Public Speaking, Dr Stone

Establishing goodwill in our listeners

[para 5]
Rhetorica ad Herennium, Dr Stone Dear Gaius

There are four methods we can use to make our audience feel well-disposed towards us:
(1) establishing our credibility,
(2) disparaging the opposing point of view,
(3) appealing to the judgement of our audience,
(4) and by our presentation of the facts.

  1. Establishing credibility: When introducing ourselves to the audience, we can establish goodwill by mentioning our achievements – although you need to do this without showing arrogance. We should reveal important posts we have held and mention our successes, both in any national and local arena. We should relate these achievements to the needs of the local community and to the audience, so choose those aspects of your past experience that are relevant to the topic you are presenting today.

    We could also lay out our current problems, including the things we need in terms of resources or support, what difficulties we have encountered, and any particular bad-luck that we have experienced.

    This should be followed by a plea for help from the audience, while at the same time showing why we need their help in particular.

  2. Pointing out the disadvantages of the opposing point of view: We can further secured the goodwill of our audience by outlining the opposing arguments – pointing out reasons why the audience should dislike the alternatives, the factors that make them unpopular, and explaining why they should not be taken seriously.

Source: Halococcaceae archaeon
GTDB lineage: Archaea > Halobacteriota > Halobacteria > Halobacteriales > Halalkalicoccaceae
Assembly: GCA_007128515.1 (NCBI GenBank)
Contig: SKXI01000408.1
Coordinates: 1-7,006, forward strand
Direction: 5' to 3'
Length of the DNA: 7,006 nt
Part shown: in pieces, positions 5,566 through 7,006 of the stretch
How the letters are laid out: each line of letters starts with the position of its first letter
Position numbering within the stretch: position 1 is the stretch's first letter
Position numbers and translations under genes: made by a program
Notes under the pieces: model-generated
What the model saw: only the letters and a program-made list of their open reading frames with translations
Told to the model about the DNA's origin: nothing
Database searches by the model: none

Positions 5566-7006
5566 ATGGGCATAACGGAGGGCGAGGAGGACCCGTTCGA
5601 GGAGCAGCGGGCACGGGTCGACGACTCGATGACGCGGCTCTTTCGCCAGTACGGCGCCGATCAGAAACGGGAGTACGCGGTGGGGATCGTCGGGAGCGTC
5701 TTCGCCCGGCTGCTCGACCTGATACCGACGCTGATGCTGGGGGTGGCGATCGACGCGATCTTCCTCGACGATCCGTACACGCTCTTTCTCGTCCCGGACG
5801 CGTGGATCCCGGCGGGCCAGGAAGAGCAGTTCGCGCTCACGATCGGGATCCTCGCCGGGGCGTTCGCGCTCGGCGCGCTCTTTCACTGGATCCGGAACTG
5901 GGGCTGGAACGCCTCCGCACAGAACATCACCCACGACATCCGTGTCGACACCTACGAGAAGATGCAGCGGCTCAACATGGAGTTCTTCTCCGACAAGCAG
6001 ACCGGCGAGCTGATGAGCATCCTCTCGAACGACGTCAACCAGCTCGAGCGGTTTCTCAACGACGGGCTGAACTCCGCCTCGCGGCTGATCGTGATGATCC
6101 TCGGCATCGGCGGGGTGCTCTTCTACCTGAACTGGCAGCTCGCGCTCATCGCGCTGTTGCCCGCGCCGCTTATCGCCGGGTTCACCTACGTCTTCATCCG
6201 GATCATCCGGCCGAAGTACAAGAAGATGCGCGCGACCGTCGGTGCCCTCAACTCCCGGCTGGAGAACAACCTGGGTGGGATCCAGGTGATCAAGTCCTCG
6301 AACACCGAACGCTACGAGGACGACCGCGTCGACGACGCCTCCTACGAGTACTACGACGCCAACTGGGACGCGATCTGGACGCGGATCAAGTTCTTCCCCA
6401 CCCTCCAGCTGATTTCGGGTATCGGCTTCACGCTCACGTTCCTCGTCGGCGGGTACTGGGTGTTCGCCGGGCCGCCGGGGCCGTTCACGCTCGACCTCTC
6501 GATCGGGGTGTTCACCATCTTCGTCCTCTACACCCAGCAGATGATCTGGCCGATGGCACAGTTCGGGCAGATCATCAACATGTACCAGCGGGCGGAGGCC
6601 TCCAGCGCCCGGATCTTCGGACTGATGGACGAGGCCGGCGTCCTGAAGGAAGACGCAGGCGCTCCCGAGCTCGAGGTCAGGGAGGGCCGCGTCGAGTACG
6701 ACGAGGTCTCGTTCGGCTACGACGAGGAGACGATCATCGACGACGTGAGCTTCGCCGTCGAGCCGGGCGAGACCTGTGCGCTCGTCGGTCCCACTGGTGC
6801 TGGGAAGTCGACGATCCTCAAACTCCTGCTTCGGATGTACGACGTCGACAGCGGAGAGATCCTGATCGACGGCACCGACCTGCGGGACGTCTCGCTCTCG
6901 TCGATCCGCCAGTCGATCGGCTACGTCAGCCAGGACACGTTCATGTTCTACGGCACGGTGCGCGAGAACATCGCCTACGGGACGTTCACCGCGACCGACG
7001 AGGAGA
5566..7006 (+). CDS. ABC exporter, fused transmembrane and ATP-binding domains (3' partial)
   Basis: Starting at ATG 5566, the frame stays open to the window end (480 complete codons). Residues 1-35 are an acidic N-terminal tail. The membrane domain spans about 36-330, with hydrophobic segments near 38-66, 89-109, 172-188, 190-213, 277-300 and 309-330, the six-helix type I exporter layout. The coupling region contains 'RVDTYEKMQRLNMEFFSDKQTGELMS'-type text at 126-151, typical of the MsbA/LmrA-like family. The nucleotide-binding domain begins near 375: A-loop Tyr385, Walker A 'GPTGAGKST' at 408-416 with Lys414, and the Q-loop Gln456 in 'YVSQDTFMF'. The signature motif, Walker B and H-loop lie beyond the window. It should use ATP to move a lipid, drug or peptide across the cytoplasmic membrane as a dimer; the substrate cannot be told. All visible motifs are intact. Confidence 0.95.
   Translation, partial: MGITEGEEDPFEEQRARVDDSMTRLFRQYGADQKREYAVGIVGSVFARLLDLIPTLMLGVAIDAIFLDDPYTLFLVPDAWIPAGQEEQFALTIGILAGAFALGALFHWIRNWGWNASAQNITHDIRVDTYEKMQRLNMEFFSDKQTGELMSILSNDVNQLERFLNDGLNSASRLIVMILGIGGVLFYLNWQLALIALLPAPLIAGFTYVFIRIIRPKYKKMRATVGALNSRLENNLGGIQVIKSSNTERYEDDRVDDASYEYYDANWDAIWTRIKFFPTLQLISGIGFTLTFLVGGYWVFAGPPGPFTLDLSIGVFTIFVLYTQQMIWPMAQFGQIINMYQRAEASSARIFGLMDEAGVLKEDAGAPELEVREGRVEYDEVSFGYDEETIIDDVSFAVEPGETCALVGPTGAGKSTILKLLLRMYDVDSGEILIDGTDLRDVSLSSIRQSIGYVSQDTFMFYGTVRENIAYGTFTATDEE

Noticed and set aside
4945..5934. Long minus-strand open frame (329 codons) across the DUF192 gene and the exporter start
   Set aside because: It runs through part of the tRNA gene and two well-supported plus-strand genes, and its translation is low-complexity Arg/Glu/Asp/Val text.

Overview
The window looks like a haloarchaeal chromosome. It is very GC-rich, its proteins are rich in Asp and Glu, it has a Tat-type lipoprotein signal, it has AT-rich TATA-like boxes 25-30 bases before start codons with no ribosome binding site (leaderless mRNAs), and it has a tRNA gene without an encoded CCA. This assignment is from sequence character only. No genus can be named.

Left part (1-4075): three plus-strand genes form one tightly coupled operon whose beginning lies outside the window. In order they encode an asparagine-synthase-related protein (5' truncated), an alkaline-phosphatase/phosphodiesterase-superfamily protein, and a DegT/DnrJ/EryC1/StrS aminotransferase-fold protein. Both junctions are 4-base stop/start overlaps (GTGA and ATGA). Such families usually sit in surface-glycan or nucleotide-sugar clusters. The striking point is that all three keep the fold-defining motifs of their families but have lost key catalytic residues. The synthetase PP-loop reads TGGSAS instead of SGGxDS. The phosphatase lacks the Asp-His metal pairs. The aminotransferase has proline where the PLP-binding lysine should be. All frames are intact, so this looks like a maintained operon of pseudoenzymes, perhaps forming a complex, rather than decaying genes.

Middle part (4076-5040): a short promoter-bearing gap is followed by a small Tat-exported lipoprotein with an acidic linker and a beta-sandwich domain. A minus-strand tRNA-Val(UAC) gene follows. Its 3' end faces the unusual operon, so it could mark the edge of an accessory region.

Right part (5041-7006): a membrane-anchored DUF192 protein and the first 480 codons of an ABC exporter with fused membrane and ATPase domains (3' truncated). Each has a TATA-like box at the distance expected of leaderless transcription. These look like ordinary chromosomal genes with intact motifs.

In order to generate negative feelings about the opposition, mention any factors in their behaviour that would be considered immoral, arrogant, treacherous, cruel, impudent, malicious, or shameful.

    We can make our adversaries appear even more unpopular by finding incidents that demonstrate any violent or dominating behaviour, or incidents where they look shallow and facetious. We could point out their wealth, their lack of self-restraint, the fact they are upper class, any previous clients or business associates or a dubious nature, and their record on hospitality or misuse of expenses. We could point out their allegiances to old-boys’ clubs or their marriage alliances, and make clear how they have used these supporting networks, rather than their own merit, to achieve their current positions.

    We can also cast doubt on our opponents arguments by mentioning any of their undesirable personal habits, such as idleness, cowardice, laziness, and extravagance.

  3. Appealing to the good judgement of our audience: We can secure further goodwill by discussing the good nature of the audience. Mention their courage, wisdom, humanity, and the common-sense of any previous decisions they might have made. Explain the importance we attach to their opinions and mention how much interest is being shown in their thoughts and decisions.

  4. And by simply setting out the facts: When we set out the facts of our case, we can influence the audience to feel favourably towards our cause by making sure our case is presented in a favourable light, while showing contemptuous disdain for the opposing argument.

[This is a modern interpretation of Rhetorica Ad Herennium]

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